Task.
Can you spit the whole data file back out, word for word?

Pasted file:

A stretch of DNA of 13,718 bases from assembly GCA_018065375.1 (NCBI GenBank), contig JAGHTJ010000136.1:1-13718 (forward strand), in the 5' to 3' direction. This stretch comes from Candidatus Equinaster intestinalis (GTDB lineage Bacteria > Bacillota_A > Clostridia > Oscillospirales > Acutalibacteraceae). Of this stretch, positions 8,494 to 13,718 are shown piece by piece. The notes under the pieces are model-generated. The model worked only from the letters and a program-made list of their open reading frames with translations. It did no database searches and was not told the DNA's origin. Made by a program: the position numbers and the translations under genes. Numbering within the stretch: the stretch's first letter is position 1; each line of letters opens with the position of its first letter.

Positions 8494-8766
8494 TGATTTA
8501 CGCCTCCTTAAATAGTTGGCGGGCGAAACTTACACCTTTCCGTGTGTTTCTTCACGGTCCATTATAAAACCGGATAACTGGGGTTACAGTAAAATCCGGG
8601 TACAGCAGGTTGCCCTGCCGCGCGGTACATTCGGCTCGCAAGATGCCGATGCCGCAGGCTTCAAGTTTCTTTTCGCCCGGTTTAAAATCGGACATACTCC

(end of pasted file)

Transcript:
A stretch of DNA of 13,718 bases from assembly GCA_018065375.1 (NCBI GenBank), contig JAGHTJ010000136.1:1-13718 (forward strand), in the 5' to 3' direction. This stretch comes from Candidatus Equinaster intestinalis (GTDB lineage Bacteria > Bacillota_A > Clostridia > Oscillospirales > Acutalibacteraceae). Of this stretch, positions 8,494 to 13,718 are shown piece by piece. The notes under the pieces are model-generated. The model worked only from the letters and a program-made list of their open reading frames with translations. It did no database searches and was not told the DNA's origin. Made by a program: the position numbers and the translations under genes. Numbering within the stretch: the stretch's first letter is position 1; each line of letters opens with the position of its first letter.

Positions 8494-8766
8494 TGATTTA
8501 CGCCTCCTTAAATAGTTGGCGGGCGAAACTTACACCTTTCCGTGTGTTTCTTCACGGTCCATTATAAAACCGGATAACTGGGGTTACAGTAAAATCCGGG
8601 TACAGCAGGTTGCCCTGCCGCGCGGTACATTCGGCTCGCAAGATGCCGATGCCGCAGGCTTCAAGTTTCTTTTCGCCCGGTTTAAAATCGGACATACTCC